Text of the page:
On The Verge Cambridge
Planting Flowers To Feed Pollinators Across Our City
On The Verge Cambridge promotes the growing of nectar-rich flowers around the city. Our aim is to provide an abundance of food sources for pollinating insects which are in catastrophic decline. By providing joined-up corridors of food sources for pollinators we can help them feed without having to fly long distances. We can make the city of Cambridge welcoming to pollinators through simply planting miles of what they need. Increasing plant biodiversity in our city can have a positive impact on the insect population immediately.
ONE METRE MEADOW seeds - 1 packet £3.50 or 3 for £10 suggested donation (postage incl.)
Please use the DONATE button to pay for seeds and tick the Share Your Mailing Address option on PayPal. If you’d rather make a donation by bank transfer please contact us directly by email email@example.com
How the project works
Following the successful blueprint of On The Verge in Stirling, On The Verge Cambridge works with the City Council, community groups, schools, businesses, local residents and other interested parties to identify areas of land suitable for growing nectar rich plants and wildflowers. We seek permission for use, organise the preparation of the land, raise funds to purchase seed and help with the sowing of the sites. We provide an aftercare plan so that the site will continue to regenerate year after year and provide a lasting legacy.
On The Verge offers a practical and simple pathway for members of the local community to take action to plant their local environment for the benefit of pollinators. We help local businesses and the Council fulfil their biodiversity pledges. We sell packets of seeds with full instructions on growing and harvesting to individuals who want to grow more nectar rich plants in their garden or start their own meadow. Administration of the project is undertaken by volunteers and is funded by donations and sponsorships.
Why On The Verge matters
There are many existing national projects aimed at improving the biodiversity in urban environments. We believe that the community-wide involvement and a practical, fully supported plan for the establishment of pollinator-friendly corridors using public and private land makes On The Verge unique.
Help make Cambridge a city rich in biodiversity and pollinators
Sign the Make Cambridge Pesticide Free petition
Thistle Control in Grassland from The Wildlife Trust
So far we have worked in city parks, community spaces and on verges and roundabouts around the city. We are now developing a schools meadow programme.
Cambridge Parks wildflower meadows
October 2019 OTV agreed to do the reseeding with a new native perennial mix. 1880m2 done as of 12.10.19
🌻Parker's Piece 680m2 5.10.19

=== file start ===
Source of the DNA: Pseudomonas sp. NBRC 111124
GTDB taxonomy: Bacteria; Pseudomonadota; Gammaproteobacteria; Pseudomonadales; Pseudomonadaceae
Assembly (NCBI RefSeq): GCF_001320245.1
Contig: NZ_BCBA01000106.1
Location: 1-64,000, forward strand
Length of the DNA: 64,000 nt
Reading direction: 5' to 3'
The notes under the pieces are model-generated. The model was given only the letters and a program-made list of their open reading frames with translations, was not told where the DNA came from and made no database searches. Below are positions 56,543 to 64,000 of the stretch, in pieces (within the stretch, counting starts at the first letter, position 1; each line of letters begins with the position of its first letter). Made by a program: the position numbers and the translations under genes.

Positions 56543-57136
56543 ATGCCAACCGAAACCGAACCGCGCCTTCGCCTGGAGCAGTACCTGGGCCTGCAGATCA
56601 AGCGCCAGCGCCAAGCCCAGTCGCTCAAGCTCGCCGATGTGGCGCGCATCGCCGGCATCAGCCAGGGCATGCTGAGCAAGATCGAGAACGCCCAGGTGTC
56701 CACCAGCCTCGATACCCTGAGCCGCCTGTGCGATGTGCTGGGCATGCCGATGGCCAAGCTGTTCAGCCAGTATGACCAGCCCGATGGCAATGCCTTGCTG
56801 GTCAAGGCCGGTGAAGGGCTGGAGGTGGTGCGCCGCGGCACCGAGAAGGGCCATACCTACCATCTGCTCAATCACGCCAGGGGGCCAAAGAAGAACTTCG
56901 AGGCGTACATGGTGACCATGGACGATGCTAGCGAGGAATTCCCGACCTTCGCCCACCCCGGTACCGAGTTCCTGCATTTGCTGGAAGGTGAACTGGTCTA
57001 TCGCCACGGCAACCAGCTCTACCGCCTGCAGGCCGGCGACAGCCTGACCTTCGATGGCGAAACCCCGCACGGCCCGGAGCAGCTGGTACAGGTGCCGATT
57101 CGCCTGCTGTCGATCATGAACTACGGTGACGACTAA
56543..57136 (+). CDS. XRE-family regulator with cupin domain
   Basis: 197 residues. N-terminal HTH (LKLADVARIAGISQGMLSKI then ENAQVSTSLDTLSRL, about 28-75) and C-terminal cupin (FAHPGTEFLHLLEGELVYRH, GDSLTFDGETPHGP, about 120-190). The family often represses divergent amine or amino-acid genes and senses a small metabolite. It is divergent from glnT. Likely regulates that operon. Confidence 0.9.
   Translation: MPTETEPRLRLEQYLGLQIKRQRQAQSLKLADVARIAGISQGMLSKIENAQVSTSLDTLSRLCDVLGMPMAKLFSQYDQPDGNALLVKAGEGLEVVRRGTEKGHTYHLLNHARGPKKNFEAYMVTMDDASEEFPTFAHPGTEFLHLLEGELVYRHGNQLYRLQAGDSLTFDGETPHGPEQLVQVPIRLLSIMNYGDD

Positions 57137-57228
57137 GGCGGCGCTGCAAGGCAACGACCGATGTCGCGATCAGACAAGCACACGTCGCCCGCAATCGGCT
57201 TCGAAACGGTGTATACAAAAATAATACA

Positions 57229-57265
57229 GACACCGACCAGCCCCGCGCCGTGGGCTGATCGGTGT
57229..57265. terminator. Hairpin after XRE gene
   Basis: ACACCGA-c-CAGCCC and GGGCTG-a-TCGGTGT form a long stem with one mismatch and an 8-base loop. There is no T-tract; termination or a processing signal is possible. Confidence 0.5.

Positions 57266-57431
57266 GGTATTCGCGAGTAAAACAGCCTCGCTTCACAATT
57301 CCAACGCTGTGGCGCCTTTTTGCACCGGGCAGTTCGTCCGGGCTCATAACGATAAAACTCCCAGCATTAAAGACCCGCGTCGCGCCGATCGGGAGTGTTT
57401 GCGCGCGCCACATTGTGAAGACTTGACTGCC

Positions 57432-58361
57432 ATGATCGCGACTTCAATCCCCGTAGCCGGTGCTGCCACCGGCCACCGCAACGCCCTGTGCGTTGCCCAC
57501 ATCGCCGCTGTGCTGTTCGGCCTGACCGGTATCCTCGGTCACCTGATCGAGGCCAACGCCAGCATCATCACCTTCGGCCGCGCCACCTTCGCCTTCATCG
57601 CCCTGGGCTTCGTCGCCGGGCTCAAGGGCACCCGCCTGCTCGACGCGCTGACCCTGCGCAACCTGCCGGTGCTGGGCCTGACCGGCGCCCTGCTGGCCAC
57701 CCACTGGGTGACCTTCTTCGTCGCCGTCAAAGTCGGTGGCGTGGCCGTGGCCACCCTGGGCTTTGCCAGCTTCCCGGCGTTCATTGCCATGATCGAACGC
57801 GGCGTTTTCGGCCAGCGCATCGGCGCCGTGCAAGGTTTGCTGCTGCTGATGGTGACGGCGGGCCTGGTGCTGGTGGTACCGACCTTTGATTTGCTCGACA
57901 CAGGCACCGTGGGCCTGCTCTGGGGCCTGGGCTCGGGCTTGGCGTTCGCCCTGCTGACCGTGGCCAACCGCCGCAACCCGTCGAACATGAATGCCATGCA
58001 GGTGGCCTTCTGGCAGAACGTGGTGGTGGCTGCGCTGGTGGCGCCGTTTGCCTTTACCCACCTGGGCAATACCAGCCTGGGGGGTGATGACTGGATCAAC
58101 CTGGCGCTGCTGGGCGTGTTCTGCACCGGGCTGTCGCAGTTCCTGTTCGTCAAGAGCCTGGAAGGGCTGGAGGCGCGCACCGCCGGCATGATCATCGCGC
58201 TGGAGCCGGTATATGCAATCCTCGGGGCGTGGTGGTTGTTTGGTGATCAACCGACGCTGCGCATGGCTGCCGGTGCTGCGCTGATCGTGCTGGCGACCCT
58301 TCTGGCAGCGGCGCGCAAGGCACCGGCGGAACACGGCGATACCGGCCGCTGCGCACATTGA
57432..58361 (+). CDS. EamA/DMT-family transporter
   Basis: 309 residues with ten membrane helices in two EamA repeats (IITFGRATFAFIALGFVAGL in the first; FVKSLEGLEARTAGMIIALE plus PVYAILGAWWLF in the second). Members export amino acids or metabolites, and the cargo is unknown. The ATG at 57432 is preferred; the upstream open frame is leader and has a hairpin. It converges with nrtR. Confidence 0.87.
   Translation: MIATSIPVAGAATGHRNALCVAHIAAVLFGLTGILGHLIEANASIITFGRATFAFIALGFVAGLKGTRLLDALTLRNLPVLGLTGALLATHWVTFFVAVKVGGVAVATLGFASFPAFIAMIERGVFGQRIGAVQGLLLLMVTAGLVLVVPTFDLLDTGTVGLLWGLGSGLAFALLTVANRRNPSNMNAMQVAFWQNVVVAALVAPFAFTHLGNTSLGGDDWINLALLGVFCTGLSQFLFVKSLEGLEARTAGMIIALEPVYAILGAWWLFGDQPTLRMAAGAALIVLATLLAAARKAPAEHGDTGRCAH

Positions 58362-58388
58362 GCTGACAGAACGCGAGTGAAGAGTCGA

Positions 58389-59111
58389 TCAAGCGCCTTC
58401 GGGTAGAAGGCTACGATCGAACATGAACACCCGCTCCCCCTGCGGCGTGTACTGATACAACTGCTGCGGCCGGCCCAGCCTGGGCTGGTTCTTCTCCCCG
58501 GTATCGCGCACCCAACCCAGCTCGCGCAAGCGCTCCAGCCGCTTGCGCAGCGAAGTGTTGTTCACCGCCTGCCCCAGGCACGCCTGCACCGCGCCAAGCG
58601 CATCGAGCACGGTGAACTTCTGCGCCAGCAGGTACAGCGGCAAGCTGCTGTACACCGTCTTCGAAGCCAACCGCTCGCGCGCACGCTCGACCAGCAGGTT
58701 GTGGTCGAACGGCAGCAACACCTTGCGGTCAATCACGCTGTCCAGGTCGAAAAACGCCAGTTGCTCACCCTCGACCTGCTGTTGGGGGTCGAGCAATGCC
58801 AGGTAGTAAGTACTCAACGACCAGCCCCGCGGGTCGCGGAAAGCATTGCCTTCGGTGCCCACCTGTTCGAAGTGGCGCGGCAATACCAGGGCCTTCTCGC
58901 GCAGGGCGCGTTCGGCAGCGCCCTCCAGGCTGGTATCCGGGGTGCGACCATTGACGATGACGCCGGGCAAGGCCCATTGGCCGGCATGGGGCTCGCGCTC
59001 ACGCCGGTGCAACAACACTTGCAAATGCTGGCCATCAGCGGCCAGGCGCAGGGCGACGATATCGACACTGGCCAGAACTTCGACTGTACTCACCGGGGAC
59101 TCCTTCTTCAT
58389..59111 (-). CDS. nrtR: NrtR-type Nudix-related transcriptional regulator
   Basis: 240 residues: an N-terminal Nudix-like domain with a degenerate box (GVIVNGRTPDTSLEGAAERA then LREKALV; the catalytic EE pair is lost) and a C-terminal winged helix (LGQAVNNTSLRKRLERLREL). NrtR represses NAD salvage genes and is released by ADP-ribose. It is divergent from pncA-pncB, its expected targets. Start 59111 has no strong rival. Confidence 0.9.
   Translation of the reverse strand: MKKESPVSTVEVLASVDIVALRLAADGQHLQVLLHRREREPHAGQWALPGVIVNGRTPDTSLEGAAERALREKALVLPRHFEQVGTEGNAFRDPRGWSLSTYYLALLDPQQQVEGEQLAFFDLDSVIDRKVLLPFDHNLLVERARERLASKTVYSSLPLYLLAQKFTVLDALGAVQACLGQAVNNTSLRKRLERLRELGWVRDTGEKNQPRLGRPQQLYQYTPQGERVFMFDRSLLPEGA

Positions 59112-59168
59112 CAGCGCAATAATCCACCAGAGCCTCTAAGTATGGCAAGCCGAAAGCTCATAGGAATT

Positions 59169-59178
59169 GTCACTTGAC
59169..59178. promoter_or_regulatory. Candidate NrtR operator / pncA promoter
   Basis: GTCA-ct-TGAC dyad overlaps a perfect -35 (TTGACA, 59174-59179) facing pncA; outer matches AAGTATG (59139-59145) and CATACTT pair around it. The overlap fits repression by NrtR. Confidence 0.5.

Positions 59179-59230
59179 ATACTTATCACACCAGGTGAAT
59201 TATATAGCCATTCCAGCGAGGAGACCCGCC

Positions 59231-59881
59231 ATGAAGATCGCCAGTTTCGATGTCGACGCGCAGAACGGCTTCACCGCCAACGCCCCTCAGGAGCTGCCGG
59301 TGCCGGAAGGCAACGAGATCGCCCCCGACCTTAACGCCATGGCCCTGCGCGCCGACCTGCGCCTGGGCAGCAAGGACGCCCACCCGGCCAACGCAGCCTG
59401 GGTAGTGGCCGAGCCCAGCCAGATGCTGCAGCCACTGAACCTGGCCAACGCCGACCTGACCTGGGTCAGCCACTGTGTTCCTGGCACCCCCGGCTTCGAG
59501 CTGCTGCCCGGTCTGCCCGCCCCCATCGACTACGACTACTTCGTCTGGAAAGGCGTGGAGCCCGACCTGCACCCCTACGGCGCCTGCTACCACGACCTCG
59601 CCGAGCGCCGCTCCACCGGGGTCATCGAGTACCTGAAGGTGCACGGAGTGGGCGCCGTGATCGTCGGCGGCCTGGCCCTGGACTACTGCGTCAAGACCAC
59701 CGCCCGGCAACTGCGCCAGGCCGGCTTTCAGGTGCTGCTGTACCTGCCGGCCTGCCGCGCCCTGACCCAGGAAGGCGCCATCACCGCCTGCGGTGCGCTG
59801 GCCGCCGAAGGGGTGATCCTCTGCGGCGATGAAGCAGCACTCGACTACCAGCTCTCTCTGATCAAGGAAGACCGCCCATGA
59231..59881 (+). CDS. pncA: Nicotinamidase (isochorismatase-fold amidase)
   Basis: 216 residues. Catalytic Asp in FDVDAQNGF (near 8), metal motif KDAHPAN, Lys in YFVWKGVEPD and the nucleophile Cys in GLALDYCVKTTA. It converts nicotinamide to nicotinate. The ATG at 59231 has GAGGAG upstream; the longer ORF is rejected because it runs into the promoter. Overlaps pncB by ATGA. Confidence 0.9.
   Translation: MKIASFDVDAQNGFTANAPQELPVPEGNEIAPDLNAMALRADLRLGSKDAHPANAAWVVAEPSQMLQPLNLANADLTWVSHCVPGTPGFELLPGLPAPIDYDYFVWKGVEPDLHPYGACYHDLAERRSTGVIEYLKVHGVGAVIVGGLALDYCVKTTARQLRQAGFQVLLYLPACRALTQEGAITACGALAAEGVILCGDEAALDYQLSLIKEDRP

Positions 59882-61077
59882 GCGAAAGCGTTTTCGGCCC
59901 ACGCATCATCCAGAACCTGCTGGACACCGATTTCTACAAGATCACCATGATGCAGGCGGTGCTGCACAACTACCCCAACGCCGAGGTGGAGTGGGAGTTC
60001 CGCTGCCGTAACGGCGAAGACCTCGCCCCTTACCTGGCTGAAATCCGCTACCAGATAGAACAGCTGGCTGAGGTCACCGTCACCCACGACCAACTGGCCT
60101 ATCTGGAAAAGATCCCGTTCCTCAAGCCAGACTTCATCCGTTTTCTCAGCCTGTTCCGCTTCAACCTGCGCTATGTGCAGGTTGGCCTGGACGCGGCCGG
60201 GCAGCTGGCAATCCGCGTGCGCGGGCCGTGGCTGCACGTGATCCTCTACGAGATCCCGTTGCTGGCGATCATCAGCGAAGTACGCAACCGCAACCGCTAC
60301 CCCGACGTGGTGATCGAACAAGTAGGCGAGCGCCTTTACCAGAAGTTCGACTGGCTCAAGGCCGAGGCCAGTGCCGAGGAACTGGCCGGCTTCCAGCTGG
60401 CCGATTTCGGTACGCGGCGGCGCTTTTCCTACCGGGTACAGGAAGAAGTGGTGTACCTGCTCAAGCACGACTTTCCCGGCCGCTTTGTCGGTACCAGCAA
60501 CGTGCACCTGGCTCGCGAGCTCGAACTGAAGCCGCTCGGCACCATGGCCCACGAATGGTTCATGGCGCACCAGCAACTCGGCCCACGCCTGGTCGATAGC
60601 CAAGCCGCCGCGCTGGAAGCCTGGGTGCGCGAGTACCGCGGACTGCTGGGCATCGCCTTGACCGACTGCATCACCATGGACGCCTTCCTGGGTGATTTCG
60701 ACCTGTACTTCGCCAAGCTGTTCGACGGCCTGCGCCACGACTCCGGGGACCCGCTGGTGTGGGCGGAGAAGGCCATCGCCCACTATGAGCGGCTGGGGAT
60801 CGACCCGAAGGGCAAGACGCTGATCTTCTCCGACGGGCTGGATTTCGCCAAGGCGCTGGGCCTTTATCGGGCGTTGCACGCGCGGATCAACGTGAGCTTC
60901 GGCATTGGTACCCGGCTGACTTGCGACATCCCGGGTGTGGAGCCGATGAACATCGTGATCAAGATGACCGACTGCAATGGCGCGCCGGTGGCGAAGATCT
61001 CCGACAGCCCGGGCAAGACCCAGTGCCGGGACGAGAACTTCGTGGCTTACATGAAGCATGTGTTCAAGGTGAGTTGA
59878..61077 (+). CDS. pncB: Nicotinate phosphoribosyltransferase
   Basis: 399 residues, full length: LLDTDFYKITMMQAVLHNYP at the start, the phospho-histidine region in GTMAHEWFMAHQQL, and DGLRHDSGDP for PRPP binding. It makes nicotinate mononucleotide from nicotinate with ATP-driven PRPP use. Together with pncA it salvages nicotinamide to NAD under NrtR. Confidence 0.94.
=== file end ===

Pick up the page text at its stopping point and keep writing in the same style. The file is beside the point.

🌻Trumpington Rec 400m2 12.10.19
🌻Coleridge Rec 230m2 wildflower turf
🌻Ditton Rec 100m2 12.10.19
🌻Chesterton Rec 200 m2 12.10.19
🌻King's Hedge Rec 400m2 12.10.19
🌻Browns Field Community Centre 100m2 12.10.19
🌻Barnwell Verge 400m2 6.11.19
Our list of projects at proposal stage is growing but so is our list of projects underway.
School Meadows Programme
If you think your school would be interested in our help to create a meadow, please contact Jo Scrivens at firstname.lastname@example.org
The project is very flexible meaning that your school can be involved as little or as much as you like. If you prefer minimal involvement of staff/pupils but would still like a wild flower meadow, On The Verge Cambridge (OTVC) can provide that. If you would prefer staff and pupils to be involved, there are opportunities for:
- measuring out the site and marking it.
- helping with the ground preparation
- measuring out the plot in square units ready for seed sowing
- weighing out the seed and sprinkling it in unit squares
- collecting seeds for further sowing in the Autumn
There are also many educational resources we can direct schools towards. These include:
Buglife b-lines teaching resource pack
- Pollinators and Poetry
- Exploring sounds diversity with a pollinator focus
- How plants attract pollinators
- How to create a pollinator home
- A bug-hunt
- Making maths buzz
Biodiversity in Schools - teaching resource
- What is biodiversity?
- Why is biodiversity important?
- Why is biodiversity in danger?
OTVC works in partnership with officers in biodiversity, ecology, trees, schools, highways, verge management, cycling, open spaces, climate and environment, in the various departments across:
Cambridge City Council
Cambridgeshire County Council
South Cambs County Council
We also benefit from financial support and guidance from:
Keep Britain Tidy
Close working partnerships are key to achieving our aims.